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8. Bille Woodruff
Whether we’re willing to publicly admit it or not, many of us were reading Zane’s Sex Chronicles back in the day, long before E L James came along and made mommy porn socially acceptable. This year, Bille Woodruff will be bringing the erotic series to the big screen with Addicted. Woodruff has also been working on the television series, The Game, and seeing as how he has a penchant for classic guilty pleasures—he directed one of the Bring It On movies, after all—we’re expecting fun things with Addicted and in his upcoming projects.
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9. Amma Asante
The self-proclaimed “director in high heels” will bring a fascinating true story to the big screen later this year with her second feature film, Belle, starring Gugu Mbatha-Raw and Emily Watson. Set in the 18th century, the British drama is inspired by the life of Dido Elizabeth Belle, the illegitimate mixed-race daughter of a Royal Navy admiral. Asante also recently landed her first big Hollywood feature and is set to direct a Fatal Attraction-type thriller called Unforgettable.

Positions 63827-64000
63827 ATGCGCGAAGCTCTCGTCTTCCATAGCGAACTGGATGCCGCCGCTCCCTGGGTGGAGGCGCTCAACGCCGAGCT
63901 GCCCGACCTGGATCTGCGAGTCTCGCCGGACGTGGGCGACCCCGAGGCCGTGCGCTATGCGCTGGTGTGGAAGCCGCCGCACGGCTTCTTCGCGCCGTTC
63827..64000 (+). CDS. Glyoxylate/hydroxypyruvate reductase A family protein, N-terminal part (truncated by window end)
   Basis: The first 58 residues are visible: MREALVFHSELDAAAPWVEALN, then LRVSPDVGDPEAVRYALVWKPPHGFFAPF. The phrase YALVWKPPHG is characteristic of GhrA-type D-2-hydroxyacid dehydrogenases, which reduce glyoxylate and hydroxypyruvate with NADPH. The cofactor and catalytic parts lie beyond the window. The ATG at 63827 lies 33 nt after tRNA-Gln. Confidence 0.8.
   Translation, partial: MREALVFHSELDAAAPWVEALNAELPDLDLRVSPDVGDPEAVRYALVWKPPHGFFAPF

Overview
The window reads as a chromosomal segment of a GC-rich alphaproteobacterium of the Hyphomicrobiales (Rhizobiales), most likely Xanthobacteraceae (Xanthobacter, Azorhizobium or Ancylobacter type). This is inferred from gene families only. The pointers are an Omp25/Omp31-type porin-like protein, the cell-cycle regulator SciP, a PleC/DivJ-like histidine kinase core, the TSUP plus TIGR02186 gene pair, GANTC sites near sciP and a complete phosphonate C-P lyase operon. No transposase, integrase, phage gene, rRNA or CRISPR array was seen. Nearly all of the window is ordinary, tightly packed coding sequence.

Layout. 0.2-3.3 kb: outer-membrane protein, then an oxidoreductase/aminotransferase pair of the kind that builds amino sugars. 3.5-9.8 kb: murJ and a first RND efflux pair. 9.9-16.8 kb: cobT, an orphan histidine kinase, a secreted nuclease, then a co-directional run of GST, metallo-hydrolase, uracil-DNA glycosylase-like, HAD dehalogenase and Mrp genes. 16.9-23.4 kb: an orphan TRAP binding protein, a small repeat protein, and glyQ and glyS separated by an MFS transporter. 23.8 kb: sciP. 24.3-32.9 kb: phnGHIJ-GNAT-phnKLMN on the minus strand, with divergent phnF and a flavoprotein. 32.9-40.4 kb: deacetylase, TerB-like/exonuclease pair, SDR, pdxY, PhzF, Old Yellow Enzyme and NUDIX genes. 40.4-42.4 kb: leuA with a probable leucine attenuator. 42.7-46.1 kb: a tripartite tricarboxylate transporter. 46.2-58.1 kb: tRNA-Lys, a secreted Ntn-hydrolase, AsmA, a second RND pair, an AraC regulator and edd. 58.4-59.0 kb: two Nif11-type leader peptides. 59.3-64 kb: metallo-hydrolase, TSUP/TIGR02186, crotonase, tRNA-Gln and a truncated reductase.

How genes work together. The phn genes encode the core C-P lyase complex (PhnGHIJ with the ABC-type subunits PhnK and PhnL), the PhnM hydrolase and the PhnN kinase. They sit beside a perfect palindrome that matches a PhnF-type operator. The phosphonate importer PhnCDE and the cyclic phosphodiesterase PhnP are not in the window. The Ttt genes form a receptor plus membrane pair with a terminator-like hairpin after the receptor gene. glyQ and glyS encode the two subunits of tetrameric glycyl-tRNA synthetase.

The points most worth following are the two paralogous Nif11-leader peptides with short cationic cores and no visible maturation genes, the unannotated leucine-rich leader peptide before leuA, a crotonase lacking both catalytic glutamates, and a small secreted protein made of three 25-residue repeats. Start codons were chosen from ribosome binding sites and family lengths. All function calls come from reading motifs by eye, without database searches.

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10. Justin Simien
The director of Dear White People has spent much of the past few years generating buzz around an idea that he first tried out as a Twitter feed. @DearWhitePeople is now the acclaimed Dear White People the movie, having won the Special Jury Prize for Breakthrough Talent at the 2014 Sundance Film Festival. Simien has been speaking out about his film and defending the project, which has been met with criticism, often in reaction to the title alone. But the story is one to which many can relate (and one that Simien writes from experience), as it centers on a group of black students and their experiences with identity at a predominantly white Ivy league school. Here’s hoping that Simien can spend the rest of the year promoting, rather than defending, this satirical piece that should probably be required viewing on college campuses everywhere.
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Shannon M. Houston is a New York-based freelance writer, regular contributor to Paste, and occasional contributor to the human race via little squishy babies. You can follow her on Twitter.